Real GDP = Nominal GDP *100 / GDP deflator.

Question 8
Long run growth occurs because of continued capital accumulation. Specifically, as the amount
                                                                             K         rGDP
of capital per laborer increases, the productivity per worker increases. As     rises,
                                                                             L           L
(“labor productivity”) rises, and in the capital deepening model, the increase in productivity is
the definition of growth. This concept is illustrated in the graph.
There is capital accumulation because given
productivity, some fraction is consumed, and
some is saved. Since S=Ia and firms investment
in capital, as Y (rGDP) grows every year, savings
grows every year, and so the amount of capital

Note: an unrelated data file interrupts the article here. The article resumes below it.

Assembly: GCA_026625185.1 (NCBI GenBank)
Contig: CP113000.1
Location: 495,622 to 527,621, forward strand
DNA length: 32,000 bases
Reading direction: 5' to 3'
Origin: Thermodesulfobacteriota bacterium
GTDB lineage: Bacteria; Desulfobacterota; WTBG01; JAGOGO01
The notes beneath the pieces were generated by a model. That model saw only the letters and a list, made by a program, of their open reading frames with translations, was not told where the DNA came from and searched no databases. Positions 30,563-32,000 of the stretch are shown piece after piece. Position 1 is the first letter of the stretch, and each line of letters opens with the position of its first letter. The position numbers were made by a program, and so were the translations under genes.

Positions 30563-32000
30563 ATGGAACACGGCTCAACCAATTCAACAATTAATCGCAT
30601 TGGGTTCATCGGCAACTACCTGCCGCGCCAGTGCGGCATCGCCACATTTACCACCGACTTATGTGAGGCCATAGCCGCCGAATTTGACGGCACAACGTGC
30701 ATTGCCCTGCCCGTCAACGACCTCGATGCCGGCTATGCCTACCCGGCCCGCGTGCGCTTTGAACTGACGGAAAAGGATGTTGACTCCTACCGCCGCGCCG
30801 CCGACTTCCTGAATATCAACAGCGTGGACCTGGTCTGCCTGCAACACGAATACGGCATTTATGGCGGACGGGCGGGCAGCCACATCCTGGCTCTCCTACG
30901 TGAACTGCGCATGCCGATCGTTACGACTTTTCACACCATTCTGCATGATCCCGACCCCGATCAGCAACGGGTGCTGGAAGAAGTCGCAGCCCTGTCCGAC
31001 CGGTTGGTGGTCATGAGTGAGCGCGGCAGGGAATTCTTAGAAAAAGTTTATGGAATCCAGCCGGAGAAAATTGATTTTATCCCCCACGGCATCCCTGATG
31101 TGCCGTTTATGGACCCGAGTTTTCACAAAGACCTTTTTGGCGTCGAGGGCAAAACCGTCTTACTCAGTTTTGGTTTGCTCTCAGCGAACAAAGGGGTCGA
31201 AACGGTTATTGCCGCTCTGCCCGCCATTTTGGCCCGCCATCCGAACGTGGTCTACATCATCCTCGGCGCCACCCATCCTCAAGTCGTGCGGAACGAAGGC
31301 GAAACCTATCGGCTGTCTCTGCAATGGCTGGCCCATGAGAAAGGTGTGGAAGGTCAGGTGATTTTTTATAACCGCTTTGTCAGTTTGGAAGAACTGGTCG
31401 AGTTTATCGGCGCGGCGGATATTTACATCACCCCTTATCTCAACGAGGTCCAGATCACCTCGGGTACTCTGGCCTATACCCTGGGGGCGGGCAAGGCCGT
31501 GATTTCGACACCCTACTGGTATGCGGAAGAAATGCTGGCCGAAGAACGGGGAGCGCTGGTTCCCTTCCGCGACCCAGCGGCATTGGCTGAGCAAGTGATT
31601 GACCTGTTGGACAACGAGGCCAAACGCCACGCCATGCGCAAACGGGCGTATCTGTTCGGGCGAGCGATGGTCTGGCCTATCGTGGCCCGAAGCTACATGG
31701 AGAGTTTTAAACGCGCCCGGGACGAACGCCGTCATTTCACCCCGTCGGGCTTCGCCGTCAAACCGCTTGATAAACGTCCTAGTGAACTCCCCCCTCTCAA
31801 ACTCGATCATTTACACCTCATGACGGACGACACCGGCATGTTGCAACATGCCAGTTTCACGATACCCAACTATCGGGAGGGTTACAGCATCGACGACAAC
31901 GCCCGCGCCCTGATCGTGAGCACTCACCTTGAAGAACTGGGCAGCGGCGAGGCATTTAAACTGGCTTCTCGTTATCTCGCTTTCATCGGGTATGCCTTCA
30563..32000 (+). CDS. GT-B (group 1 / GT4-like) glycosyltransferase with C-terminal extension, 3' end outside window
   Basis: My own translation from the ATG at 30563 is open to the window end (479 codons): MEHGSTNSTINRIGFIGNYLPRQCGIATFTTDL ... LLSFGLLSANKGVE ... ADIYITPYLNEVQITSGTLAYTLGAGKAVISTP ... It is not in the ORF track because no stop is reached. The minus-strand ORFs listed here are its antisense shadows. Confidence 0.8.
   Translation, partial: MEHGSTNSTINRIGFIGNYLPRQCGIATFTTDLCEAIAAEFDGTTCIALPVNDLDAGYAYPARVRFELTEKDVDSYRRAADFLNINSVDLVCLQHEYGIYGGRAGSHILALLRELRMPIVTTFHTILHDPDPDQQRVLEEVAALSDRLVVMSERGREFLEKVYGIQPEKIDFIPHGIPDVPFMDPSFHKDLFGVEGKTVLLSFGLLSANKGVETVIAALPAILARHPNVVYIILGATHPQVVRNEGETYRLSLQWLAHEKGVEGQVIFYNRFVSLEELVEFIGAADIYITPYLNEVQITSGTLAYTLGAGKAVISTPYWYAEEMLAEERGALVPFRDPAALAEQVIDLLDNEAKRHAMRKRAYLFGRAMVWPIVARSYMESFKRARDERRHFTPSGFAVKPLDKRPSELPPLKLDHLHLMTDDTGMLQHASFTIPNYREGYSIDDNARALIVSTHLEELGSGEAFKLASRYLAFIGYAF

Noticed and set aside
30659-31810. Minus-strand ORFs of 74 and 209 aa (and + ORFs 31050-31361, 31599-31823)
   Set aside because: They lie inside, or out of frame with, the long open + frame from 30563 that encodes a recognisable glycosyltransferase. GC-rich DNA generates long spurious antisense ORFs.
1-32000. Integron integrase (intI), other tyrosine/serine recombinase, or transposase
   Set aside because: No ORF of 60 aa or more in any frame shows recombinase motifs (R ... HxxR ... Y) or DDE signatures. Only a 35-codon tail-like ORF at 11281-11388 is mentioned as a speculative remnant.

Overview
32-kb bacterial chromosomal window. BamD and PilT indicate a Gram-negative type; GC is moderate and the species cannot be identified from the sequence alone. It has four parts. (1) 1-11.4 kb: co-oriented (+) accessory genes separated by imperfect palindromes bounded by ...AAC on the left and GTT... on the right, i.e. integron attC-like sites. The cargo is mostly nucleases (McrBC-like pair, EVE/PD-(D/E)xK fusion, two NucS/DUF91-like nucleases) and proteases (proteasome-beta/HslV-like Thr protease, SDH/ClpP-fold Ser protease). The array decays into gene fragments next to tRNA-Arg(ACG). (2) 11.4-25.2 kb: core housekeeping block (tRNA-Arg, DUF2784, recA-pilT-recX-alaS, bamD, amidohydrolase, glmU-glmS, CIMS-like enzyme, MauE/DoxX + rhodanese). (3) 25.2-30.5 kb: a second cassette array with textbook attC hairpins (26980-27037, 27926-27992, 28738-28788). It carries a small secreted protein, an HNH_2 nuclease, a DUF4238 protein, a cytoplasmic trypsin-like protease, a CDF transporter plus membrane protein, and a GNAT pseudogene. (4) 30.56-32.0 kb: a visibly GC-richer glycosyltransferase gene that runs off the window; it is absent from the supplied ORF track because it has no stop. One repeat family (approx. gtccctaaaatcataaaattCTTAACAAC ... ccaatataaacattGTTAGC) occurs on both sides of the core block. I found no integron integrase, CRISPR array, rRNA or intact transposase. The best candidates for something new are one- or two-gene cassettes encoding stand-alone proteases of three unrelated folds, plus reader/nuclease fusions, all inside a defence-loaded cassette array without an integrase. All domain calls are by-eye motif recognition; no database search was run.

produced increases every year, increasing        (for
example, from 200 to 220 in the graph, in one
year), all else equal. This is the cause of long run

Note: an increase in technology, shifting the curve
from Q to QT, increases production, but this jump
is “instantaneous” – any further growth over time
(i.e., LONG RUN growth) happens because of
capital. “Technology” does not cause long run

Question 9
The accelerator is the change in investment generated by a change in national income,
(or,      ). Some initial stimulus increases national income, and this causes the multiplier to
kick in and increase income and consumption further. Firms observe the growth, expect
consumption growth to continue, and via the accelerator, increase investment (in future
production). This further stimulates the economy, increasing Y, C, etc. As growth speeds up,
demand for consumption goods eventually is not able to rise as fast as production capacity
grows. But when firms see this, they expect income to grow more slowly, and cut down